Let’s create a hypothesis that there are some features in the app which when used increases the stickiness among users.
Create an aggregate retention curve of the last 12 months like we did in #1.
Note- The retention curve of the mobile app unlike a web-app is going to decrease linearly because a web-app doesn’t need to be installed on your device. A user can login any time he wishes. With mobile app, once it is uninstalled you potentially lose the user forever.
Now, screen the users who have retained and jot down the features used by them on the first day. Suppose you are analysing for a e-commerce app and concluded the following traits to be common among all retained users.
Let’s say “push notification clicked” and “added to wishlist” are two most common actions
Now we would narrow our analysis for both of these events and do a comparison between them
Visit the above sheet and change the value for each feature from the drop down to see how the graph changes.
From the above chart, it would be clear that users who added-to-wishlist display higher propensity to retain than the rest. The ones who clicked push notification perform even worse than the average.
Again, this graph gives us the correlation not the cause of retention.
P.S. This is a very interesting method and extensively used by consumer businesses. I just discussed the basic framework and there are various edges that can lead you to a more definite conclusion.
4. How customers react to a new feature release
Inversely the above cohort analysis could also be used to figure out what are the obsolete features that needs some rework.
For instance, the cohorts curve of users who clicked on push notification fare poorly than the average retention curve. Push notification is obviously meant to complement your retention so the above chart prompts us to rethink our strategy.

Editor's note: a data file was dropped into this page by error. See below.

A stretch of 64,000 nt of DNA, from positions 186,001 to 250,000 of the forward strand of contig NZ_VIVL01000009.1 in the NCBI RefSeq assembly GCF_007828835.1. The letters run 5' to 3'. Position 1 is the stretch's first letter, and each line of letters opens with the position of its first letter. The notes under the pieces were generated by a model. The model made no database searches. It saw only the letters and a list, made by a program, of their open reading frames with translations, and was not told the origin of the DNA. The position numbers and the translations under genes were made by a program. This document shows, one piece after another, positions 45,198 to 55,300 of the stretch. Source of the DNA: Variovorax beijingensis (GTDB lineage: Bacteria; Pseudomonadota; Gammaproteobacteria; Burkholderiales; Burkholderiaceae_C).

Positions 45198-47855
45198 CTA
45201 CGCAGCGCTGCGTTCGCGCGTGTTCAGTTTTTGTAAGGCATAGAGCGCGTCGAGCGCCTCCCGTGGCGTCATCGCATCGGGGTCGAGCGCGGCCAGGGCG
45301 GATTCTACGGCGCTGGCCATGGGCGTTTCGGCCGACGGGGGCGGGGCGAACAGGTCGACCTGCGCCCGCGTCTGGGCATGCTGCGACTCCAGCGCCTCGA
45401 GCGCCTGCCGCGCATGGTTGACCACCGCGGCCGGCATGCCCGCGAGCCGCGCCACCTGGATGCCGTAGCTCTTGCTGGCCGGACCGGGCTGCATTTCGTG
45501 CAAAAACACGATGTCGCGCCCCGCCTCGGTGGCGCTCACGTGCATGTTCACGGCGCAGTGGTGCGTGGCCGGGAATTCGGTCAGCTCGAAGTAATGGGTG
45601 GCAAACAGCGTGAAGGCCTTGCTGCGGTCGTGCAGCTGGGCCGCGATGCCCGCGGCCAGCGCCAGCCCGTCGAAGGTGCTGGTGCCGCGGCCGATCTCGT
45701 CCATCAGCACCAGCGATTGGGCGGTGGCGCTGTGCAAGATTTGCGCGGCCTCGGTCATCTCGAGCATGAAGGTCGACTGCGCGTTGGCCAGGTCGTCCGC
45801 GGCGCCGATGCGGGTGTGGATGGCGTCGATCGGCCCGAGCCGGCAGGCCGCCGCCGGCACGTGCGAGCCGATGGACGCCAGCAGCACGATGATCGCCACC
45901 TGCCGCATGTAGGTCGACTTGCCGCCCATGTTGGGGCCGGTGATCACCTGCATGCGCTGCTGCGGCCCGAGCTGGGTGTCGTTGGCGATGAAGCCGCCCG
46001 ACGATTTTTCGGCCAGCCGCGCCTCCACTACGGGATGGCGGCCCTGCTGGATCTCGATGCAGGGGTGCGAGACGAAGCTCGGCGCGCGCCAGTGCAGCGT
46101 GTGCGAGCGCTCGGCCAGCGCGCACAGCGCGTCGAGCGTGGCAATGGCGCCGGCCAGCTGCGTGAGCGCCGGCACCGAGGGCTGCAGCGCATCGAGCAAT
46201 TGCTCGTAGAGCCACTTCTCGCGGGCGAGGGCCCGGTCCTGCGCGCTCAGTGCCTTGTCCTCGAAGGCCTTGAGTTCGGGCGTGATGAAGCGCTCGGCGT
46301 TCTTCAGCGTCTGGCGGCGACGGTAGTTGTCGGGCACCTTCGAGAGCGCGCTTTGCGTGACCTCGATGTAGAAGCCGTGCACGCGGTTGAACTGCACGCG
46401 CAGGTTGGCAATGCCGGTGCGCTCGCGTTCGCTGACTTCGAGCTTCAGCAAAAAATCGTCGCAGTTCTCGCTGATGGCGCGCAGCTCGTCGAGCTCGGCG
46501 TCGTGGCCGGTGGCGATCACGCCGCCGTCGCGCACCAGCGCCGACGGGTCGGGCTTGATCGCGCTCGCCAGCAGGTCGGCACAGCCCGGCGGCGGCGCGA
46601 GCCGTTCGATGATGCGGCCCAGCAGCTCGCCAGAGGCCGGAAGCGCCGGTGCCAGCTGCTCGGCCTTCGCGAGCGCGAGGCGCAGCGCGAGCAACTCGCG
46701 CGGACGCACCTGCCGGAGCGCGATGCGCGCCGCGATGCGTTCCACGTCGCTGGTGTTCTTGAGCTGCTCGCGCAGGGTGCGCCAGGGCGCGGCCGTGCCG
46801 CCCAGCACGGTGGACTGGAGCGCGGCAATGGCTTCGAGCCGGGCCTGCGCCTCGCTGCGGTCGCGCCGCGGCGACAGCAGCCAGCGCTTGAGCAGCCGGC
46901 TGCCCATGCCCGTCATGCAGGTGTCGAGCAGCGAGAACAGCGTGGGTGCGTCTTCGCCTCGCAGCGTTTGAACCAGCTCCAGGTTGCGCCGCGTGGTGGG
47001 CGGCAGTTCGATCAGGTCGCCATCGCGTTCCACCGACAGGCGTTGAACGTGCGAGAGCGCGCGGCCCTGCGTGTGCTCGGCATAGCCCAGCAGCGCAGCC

Creating cohorts in Mixpanel, Amplitude, Adobe- First event and Returning event
If you are using Amplitude or Mixpanel, or any of the similar products, to do your cohort analysis, these are the two fields that you have to specify for creating cohort chart
- First event
- Returning event
Let’s see some examples
First event is the primary criteria to build the cohort- the ‘experience’ element in creating cohort that we discussed in the very beginning.
Returning event is the baseline that you want to track for your users. In the above charts, retention has been the baseline of our analysis. In analytics, retention could be defined as ‘any event performed by the user’ on your platform.
So, if we have create cohort in Amplitude then it would somewhat look like this
Cohort analysis is a respite from vanity metrics.
At any time momentary growth can be bought which may give you temporary pleasure but cohort analysis allows to be cynical. It gives a very critical view of churn and doesn’t let it get masked by growth.
For instance if you are investing into acquisition there can be instant surge in the MAU but high MAU is not the indicator of growth. A cohort analysis will tell how many of those acquisitions are actually sticking with you.
Similarly, a particular channel might be amounting to highest acquisition. But a cohort analysis will tell which of them contribute to maximum profit.
Whatever your key metrics may be you would be able to see how it evolves over the customer lifecycle or product lifecycle.